As I noted in my review of the first issue, this fears turned out to be completely fruitless. And while Birds of Prey fans didn't get any confirmation that Barbara's days as Oracle were still in continuity and we didn't get an explanation for how exactly Barbara was walking again, we did learn that she was paralyzed by The Joker's actions. We also learned that Barbara was still the same strong-willed survivor that we all knew and loved.
More, Simone reminded us that Barbara Gordon has always been smart and strong-willed, whether she was working behind a computer screen or back-flipping across a rooftop. Every note that Simone needed to hit with the first issue, she hit perfectly. That quality of writing, coupled with the amazing artwork of Adrian Syaf and Vicente Cifuentes (which I cannot find the words to describe, so I've included extra scans with this review to showcase their excellent work) has made Batgirl into one of the best books DC Comics is publishing right now - the perfect balance between action, drama, comedy and romance.
For action, we have the main plots regarding some new villains in Gotham. The first four issues center upon a new baddy called The Mirror, who dedicates himself to killing those who somehow cheated death under miraculous circumstances. To explain more beyond that would be to give away too much of the story but I will say there is a certain dramatic balance in pitting Barbara - an example of the power of hope to so many readers - against a villain whose entire motivation is to destroy the hopes of others.
Issues 5 and 6 introduce another new baddie - a telepathic assassin known as Gretle, who seems to have it out for Bruce Wayne and - at one point - forces him to fight Batgirl! Both these villains allow Barbara a chance to showcase her fighting skills. But more than that, we get a chance to see how Barbara's greatest weapon in a fight is her mind, as she analyzes her enemies and figures out ways to maximize her own strengths against them. We also get to see that she's no mean detective, as she deduces what little she can from what few bits of evidence The Mirror leaves behind at his crime scenes.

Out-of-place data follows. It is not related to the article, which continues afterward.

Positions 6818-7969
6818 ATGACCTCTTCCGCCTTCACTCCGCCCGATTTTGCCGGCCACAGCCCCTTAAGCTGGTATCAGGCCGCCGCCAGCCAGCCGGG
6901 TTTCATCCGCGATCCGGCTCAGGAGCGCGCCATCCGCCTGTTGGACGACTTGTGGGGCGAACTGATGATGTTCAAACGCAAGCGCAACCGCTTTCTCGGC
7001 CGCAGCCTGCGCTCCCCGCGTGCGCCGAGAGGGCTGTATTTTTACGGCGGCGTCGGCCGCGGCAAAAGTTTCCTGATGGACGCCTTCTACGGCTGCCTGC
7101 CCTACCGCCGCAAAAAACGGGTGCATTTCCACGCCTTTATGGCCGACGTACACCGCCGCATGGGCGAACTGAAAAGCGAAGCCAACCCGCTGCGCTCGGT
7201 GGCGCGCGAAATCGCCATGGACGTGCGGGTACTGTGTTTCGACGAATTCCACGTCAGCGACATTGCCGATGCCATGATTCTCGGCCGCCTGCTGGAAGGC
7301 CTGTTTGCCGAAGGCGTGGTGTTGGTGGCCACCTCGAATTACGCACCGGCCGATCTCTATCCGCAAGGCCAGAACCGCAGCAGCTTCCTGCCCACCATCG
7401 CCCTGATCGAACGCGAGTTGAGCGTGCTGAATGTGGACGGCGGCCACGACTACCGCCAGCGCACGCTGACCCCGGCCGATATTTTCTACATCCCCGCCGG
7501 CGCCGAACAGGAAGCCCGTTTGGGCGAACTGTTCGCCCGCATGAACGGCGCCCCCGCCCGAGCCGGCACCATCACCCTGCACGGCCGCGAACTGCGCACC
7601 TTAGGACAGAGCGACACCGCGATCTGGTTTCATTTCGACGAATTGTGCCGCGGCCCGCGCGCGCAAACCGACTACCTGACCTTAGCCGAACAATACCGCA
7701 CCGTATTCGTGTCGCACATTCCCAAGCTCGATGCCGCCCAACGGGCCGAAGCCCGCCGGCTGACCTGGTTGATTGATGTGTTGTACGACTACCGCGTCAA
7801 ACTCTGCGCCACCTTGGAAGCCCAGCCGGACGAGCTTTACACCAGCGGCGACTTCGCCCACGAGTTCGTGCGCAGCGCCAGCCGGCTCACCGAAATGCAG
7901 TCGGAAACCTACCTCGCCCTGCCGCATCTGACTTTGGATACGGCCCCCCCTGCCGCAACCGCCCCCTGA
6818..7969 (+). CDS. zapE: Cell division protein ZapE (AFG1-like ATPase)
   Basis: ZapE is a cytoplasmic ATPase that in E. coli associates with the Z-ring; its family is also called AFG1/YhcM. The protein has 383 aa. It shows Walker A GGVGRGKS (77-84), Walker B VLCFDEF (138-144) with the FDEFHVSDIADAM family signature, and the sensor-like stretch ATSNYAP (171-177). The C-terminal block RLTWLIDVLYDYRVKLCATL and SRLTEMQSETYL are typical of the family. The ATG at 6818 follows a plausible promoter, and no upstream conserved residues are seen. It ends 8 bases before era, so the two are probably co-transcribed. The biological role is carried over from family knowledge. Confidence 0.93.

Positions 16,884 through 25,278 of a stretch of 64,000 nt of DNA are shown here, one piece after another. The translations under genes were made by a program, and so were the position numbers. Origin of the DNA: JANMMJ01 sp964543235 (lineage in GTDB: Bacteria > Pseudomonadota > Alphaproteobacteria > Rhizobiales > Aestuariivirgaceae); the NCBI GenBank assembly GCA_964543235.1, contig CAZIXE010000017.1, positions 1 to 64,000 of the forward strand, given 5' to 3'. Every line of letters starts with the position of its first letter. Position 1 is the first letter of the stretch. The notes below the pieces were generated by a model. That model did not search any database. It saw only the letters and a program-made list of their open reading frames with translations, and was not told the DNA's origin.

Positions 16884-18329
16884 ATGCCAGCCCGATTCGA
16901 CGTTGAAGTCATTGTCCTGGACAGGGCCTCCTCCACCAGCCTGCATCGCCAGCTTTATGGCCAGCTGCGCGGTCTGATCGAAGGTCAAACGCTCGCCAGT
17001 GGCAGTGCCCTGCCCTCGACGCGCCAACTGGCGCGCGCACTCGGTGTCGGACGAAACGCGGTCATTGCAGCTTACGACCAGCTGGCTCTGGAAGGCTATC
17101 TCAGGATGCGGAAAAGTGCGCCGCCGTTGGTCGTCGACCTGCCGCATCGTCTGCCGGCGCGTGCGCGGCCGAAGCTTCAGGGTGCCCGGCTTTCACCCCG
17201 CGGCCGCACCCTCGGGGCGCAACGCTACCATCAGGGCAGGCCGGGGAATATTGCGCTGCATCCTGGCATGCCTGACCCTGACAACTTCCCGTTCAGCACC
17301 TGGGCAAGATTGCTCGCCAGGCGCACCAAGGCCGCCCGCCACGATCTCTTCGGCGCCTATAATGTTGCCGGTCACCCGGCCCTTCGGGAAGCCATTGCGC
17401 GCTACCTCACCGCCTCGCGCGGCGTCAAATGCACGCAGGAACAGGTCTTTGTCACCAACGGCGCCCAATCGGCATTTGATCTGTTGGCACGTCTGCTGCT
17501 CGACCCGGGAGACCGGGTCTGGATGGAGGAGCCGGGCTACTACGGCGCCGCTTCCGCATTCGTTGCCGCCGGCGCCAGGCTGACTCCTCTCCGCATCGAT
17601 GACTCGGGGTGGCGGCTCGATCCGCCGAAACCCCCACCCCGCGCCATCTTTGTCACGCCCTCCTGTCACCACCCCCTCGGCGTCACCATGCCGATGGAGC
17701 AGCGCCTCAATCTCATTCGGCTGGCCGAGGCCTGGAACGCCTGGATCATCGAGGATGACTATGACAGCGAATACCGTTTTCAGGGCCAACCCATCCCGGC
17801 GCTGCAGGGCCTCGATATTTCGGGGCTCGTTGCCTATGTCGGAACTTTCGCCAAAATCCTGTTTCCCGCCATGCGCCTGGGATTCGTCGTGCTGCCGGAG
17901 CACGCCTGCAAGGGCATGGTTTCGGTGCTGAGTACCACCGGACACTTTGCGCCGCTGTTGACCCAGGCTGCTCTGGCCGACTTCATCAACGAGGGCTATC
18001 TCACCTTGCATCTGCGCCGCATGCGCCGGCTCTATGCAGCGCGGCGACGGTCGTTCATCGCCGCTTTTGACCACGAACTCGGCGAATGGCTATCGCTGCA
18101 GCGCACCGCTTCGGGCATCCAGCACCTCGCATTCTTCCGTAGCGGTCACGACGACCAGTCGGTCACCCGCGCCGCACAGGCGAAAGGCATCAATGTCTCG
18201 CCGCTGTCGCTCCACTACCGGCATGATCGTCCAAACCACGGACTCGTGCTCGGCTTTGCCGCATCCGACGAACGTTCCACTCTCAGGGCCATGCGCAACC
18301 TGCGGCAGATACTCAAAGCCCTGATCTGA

For Drama, we have the return of Barbara's estranged mother, who apparently walked out and left Jim Gordon to raise two kids on his own when Barbara was 12. Apparently Jim Gordon and Sarah Essen never became an item in this universe, as we are told Jim never found anyone else.
For Comedy, we have numerous moments of the kind of wacky humor we Secret Six fans have grown used to.
For Romance, we have little scenes like Barbara's date with her former physical therapist.
We even have comedy mixed with romance as Barbara confronts Nightwing for the first time in a long-while and they quickly fall back into their old habits... until Barbara makes it clear, with a sharp edge, that whatever her feelings for Richard may be, she has to fight her current battles alone.
With every little scene, we learned more and more about Babs' past in the new DC Universe as well as her current state of mind as she moves out of her father's home and into a new apartment. Her new roomie - an immigrant from Signapore named Alysia - is particularly noteworthy. Though she hasn't been given much page time, Simone has already established Alysia as someone who should not be messed with - a woman capable of patching-up Barbara's injuries but not without questions, immediately making it clear that if Barbara is a victim of some kind of domestic abuse that she is not going to tolerate it. It's subtle touches like this that make Simone's characters more real.
Indeed, the one new creation who seems out of place is Detective McKeena - a Gotham cop who seems poised to become the General Ross to Batgirl's Hulk. The first issue ended with McKenna's partner being killed after Barbara froze up while staring down the barrel of a gun for the first time since reassuming her activities as Batgirl. Blaming Batgirl for the whole incident, she has apparently spent her time on administrative leave obsessing over Batgirl and indeed she tries to arrest her in the middle of an incident where there is another, far more obvious threat endangering people and only Batman's intervention keeps Barbara out of a squad car. This kind of shallow stereotype is beneath Simone's usual level and we can only hope she gets fleshed out a little more in the future.
Despite that, I have no qualms about declaring that Batgirl is a must-read book for any and all lovers of good comics everywhere.